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Carbon sequestration in engineered lightweight foamed mortar � Effect on rheology, mechanical and durability properties

Gupta, S and Kashani, A and Mahmood, AH (2022) Carbon sequestration in engineered lightweight foamed mortar � Effect on rheology, mechanical and durability properties. In: Construction and Building Materials, 322 .

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Official URL: https://doi.org/10.1016/j.conbuildmat.2022.126383


Enhancing carbon sequestration in Portland cement-based foamed mortar is a potential means to reduce carbon emissions associated with lightweight building components. This research aims to investigate the influence of biochar, prepared from wood waste, in enhancing carbon sequestration in foamed mortar of three target densities � 1150 kg/m3 and 1300 kg/m3 and 1450 kg/m3 respectively through accelerated carbonation (CO2 concentration of 2) technique. Effect of biochar on rheology, and influence of carbonation on micro-structure, compressive strength, water absorption and shrinkage are investigated. Based on thermogravimetry analysis, carbon dioxide uptake of 26.80 and 30 by mass of cement are achieved in foamed mortar containing biochar, silica fume and fly ash after 7 days and 28 days respectively, which is higher by 3 compared to control (without biochar). Adding biochar to replace 3 by mass of fly ash (density of 1150 kg/m3) and 20 by mass of silica fume (density 1450 kg/m3) improves the workability of foamed mortar mixtures, evident from the 32 and 44 reduction in yield stress up to 35 min from the time of wet mixing. For density groups of 1300 kg/m3 and 1450 kg/m3, addition of biochar reduces water-accessible porosity by 2 � 3, leading to 17 and 23 higher compressive strength compared to the controls after 28 days of water curing. After carbonation biochar-foamed mortars retain 20�38 higher strength than the respective controls, although reduction in strength by 40 � 60 compared to water curing is observed, ascribed to degradation of hydration products during prolonged carbonation. Addition of biochar results in 10�12 higher shrinkage under an air-drying regime, while it reduces chemical shrinkage associated with carbonation by 15�20 than control. Overall, this study demonstrates a promising potential for developing biochar-enhanced low-carbon lightweight building products. © 2022 Elsevier Ltd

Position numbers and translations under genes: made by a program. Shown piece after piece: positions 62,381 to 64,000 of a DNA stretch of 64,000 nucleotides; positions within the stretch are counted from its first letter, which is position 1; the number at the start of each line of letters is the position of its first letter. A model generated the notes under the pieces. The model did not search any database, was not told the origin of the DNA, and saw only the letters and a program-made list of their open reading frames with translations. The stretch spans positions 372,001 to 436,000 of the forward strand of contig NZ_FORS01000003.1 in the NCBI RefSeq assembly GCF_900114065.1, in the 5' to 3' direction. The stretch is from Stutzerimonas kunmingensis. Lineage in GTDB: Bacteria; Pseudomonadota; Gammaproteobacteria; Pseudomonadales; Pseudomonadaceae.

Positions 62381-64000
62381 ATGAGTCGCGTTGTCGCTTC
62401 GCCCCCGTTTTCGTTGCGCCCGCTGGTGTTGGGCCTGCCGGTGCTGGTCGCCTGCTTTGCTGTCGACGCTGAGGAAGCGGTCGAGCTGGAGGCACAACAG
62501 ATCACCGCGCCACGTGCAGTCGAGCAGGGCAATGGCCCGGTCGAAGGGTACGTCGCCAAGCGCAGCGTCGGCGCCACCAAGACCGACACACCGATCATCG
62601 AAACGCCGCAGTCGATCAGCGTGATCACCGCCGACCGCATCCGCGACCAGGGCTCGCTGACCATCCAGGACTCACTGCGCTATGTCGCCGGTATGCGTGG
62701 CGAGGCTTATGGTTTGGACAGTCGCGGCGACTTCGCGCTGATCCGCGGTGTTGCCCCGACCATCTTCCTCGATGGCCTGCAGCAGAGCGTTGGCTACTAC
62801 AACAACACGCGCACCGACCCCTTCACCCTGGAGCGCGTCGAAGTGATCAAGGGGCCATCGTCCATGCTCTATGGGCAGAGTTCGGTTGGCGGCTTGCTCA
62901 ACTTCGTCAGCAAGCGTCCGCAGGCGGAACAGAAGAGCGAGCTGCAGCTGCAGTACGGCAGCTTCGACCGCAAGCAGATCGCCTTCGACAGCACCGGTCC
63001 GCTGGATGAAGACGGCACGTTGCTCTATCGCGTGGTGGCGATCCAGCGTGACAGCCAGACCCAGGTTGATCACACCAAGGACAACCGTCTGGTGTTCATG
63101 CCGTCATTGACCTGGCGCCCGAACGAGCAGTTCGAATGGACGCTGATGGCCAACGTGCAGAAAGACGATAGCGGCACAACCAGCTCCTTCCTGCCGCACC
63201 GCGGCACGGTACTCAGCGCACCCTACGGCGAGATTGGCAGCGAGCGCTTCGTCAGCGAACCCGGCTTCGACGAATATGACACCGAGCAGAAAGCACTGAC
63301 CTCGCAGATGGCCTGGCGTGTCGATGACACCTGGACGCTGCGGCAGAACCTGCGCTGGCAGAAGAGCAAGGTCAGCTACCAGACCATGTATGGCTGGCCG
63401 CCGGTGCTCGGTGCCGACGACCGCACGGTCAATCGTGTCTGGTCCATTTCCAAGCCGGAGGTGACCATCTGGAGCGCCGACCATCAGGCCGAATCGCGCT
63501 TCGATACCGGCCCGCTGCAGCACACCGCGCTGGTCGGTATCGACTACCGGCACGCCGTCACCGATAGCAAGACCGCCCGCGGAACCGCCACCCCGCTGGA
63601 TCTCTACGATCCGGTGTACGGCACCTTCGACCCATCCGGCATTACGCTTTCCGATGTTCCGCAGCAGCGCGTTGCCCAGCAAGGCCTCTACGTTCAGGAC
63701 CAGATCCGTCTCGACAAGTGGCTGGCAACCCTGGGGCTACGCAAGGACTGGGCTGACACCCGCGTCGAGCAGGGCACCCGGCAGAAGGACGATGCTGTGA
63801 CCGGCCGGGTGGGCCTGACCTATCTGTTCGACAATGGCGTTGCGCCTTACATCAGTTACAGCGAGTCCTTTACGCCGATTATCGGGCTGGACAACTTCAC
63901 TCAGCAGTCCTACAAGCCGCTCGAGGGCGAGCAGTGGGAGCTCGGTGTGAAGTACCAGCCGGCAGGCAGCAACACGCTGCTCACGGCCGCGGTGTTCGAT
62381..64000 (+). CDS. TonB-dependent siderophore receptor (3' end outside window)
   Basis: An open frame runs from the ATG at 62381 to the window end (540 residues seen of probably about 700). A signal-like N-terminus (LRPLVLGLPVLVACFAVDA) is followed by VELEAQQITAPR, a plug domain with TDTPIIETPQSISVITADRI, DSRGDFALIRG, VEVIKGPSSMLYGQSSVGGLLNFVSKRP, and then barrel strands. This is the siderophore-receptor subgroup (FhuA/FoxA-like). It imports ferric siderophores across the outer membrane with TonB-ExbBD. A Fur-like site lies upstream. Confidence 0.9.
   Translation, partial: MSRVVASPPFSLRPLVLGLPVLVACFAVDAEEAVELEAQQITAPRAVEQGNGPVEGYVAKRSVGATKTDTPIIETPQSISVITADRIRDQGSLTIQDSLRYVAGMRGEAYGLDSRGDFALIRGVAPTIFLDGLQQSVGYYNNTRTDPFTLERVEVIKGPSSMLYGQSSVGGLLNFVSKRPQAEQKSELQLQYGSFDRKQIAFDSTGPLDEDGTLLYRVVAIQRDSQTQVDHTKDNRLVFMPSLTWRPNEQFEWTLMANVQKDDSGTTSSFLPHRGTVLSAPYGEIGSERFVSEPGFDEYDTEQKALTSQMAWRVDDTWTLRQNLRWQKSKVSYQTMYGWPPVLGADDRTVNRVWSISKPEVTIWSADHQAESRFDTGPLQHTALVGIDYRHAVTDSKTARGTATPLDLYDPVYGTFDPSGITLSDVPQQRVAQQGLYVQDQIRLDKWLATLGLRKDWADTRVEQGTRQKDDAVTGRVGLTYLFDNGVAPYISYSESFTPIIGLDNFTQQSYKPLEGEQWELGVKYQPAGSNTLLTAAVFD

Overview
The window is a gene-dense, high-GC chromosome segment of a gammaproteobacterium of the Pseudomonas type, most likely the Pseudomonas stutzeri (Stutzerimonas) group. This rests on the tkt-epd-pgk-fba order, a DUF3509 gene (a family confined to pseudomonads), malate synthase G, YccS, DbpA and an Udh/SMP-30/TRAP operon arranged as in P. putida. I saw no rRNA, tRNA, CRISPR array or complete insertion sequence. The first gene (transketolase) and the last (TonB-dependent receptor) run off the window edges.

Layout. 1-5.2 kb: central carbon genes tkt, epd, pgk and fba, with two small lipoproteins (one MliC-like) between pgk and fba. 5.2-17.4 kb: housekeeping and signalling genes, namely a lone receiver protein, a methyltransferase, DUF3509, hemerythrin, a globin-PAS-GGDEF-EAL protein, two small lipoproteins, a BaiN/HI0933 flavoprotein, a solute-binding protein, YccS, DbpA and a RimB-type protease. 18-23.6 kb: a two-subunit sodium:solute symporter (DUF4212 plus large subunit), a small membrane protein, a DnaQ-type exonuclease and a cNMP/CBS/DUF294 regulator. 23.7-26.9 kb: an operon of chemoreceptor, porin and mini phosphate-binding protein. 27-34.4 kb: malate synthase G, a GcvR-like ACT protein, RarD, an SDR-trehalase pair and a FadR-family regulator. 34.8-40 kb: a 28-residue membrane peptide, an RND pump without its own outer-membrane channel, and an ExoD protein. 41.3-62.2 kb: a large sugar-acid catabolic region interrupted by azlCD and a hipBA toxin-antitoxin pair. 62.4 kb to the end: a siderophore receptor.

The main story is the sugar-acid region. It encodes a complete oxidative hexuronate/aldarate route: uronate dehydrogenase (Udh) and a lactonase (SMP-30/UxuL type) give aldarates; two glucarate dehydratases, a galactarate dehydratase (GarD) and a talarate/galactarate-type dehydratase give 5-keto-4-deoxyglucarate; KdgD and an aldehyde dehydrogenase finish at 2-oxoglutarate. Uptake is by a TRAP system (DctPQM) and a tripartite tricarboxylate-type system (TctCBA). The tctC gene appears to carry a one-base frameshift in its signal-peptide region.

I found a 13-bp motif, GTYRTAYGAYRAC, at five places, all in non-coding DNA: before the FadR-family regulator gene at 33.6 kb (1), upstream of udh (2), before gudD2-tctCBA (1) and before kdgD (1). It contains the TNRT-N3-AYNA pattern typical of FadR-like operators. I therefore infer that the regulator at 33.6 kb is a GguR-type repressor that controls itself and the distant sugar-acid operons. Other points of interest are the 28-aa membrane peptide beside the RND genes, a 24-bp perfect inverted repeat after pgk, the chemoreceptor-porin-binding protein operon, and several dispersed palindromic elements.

Item Type: Journal Article
Publication: Construction and Building Materials
Publisher: Elsevier Ltd
Additional Information: The copyright for this article belongs to Elsevier Ltd
Keywords: Carbon dioxide; Carbonation; Compressive strength; Curing; Elasticity; Fly ash; Hydration; Mortar; Portland cement; Silica fume; Thermogravimetric analysis; Water absorption; Yield stress, reductions; Accelerated carbonation; Biochar; Carbon emissions; Carbon sequestration; Cement-based; Mechanical and durability properties; Rheology property; Sorptivity; Target density, Shrinkage
Department/Centre: Division of Mechanical Sciences > Centre for Sustainable Technologies (formerly ASTRA)
Date Deposited: 10 Feb 2022 11:50
Last Modified: 10 Feb 2022 11:50
URI: http://eprints.iisc.ac.in/id/eprint/71148

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